• Inline styling using JSX formatting.

The method that you choose will depend on the project that you're working on, the current practices and the complexity of the project.

This question sparked a big conversation in my office around why we use 'styled-components' and how this has impacted our development style. It was a great learning opportunity and I have found it is a handy concept to explore not just how but why we do things a certain way.

Usage Notes:
Our team just upgraded to using prettier 0.34.0 in-house. It beautifies the CSS in styled components now. Top notch addition.

Also, the package language-babel has proper syntax highlighting for styled-components in Atom.

The rest of today's 30 minutes was spent reading about styled-components:

If you don't want to read anything about styled-components take the time to watch this instead:

[Video 5: Loading CSS into our React Application]

Day 5: Transition to Linux

Today I moved over from Windows to Linux (Ubuntu).

This included setting up all of my tools and dependencies as well as getting the project code up to date with where I was on my Windows set up.

Setting everything up again is what I focused on today. It was much quicker and smoother this time around.

Day 6: Components

Today we delved further into the basic requirements of a component (class, render, return) and how these individual building blocks can be used to build a layout.

With the following basic component structure we were able to map out our entire application layout:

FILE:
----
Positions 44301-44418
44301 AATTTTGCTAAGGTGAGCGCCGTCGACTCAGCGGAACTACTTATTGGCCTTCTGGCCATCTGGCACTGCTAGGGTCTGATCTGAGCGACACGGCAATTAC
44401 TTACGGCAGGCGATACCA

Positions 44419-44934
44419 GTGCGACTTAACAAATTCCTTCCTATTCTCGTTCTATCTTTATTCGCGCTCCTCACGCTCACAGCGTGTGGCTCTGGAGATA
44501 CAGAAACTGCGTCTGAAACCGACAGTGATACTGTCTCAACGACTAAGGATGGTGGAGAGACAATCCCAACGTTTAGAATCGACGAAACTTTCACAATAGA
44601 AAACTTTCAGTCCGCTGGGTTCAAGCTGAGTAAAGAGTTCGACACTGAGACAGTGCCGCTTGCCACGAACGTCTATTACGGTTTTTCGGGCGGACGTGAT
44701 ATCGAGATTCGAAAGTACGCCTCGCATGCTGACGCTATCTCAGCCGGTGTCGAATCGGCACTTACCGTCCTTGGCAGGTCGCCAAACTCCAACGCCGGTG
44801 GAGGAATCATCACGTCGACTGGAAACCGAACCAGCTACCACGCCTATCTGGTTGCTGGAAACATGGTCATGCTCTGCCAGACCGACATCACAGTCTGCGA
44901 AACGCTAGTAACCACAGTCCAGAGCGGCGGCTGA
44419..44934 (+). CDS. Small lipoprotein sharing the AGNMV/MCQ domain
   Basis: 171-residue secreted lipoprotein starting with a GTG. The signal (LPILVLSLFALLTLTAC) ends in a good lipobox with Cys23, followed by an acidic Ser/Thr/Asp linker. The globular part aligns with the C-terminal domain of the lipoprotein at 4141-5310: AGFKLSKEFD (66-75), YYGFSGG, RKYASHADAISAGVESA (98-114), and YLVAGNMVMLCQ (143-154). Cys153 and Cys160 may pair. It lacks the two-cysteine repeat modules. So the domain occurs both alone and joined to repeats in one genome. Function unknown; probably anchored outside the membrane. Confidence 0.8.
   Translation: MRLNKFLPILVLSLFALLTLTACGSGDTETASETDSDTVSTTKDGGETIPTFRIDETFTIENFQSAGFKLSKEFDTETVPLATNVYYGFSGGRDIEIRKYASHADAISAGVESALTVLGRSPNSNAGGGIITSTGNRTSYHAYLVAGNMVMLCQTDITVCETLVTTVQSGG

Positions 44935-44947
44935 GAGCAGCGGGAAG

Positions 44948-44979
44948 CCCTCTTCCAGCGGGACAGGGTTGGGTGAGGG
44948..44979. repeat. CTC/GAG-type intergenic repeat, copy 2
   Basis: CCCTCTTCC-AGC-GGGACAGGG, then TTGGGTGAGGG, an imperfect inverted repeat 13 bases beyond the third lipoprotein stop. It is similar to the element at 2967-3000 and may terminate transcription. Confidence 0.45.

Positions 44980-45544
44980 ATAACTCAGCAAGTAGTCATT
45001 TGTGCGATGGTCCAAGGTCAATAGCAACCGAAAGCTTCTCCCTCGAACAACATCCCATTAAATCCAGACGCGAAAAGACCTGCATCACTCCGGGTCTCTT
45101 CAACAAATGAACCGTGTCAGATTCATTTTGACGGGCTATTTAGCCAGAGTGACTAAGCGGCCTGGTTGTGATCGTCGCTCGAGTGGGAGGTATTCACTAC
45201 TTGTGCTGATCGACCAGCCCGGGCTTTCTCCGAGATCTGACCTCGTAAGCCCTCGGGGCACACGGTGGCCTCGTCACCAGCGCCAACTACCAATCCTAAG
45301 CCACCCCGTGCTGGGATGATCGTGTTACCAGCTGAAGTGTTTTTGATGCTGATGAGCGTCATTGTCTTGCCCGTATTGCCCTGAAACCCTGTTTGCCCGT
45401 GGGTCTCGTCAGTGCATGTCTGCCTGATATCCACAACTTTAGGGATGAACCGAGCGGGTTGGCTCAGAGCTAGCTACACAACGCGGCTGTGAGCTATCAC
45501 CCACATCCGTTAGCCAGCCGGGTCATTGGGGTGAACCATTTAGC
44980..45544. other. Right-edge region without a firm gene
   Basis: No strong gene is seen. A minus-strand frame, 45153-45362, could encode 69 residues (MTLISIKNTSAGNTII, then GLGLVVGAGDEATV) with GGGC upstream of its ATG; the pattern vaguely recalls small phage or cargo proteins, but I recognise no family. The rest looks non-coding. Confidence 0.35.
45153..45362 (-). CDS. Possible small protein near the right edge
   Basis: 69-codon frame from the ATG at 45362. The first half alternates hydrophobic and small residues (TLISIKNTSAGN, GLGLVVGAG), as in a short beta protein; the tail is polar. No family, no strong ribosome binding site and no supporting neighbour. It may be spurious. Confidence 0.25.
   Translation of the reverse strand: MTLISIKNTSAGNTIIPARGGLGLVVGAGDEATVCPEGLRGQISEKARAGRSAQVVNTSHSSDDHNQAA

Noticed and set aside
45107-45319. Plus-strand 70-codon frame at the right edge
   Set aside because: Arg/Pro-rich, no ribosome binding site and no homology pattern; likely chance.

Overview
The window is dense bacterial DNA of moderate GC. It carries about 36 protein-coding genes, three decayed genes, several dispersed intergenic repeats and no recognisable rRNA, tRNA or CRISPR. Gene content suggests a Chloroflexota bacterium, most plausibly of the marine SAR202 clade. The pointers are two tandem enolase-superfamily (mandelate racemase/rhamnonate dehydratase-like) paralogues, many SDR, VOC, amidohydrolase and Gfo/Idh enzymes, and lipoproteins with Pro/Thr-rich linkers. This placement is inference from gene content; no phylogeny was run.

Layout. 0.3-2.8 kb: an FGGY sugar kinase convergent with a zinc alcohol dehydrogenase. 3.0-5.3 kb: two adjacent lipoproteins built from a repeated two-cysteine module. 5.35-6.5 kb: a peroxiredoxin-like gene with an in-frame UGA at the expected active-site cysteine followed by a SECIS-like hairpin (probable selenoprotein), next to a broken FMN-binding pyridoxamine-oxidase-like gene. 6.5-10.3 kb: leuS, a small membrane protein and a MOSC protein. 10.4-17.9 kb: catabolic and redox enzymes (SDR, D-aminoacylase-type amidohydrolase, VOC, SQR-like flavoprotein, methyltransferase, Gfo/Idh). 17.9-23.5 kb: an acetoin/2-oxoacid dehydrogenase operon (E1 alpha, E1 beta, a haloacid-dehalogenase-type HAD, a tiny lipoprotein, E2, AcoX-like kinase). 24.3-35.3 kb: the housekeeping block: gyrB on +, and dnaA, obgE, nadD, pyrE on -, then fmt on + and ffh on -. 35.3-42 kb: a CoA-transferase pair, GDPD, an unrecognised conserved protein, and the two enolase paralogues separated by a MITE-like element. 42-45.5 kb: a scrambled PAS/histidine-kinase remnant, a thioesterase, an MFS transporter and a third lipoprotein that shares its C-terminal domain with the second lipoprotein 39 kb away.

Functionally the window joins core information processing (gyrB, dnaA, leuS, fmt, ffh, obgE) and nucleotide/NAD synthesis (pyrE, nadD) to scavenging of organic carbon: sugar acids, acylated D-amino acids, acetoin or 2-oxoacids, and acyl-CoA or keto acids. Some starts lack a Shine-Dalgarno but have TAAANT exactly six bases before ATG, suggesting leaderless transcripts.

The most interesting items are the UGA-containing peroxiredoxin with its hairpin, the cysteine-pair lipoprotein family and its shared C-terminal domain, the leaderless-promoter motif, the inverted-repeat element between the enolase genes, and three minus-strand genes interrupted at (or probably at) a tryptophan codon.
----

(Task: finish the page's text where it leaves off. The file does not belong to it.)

import React from 'react';

class MyComponent extends React.Component {
     render() {
               <p>MyComponent Content</p>

export default MyComponent;
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These components were then brought together via an 'app.js' component that returned a single div with all of the layout included. This was a great lesson.

[Video 6: Creating our application layout with components]

Day 7: Using Props

Today we moved away from strictly static components and into injecting some dynamic content onto the page via props.

We started off simple by changing the content of our subheading text in the 'Header.js' component to reference the tagline prop:

<h3 className="subheading">{this.props.subheading}</h3>
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We can then set a specific prop to be passed down and injected into the content like this:

<Header subheading="Those Fresh Feels" />
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What is happening here is not only is the Header component being called but the subheading prop is being passed along with it. This means that any time we reference this component we can inject customised content. For instance:

<Header subheading="Those Fresh Feels" />
<Header subheading="This is the second Header component" />
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Yay for components!

React for Beginners - Starter Files

[Video 7: Passing Dynamic data with props]

After the first week of learning my project looks like this:
Learning React with React for Beginners by Wes Bos - Week 1 Progress

Read more in this series: Week 2, Week 3, and Week 4

Get the React for Beginners Course for yourself.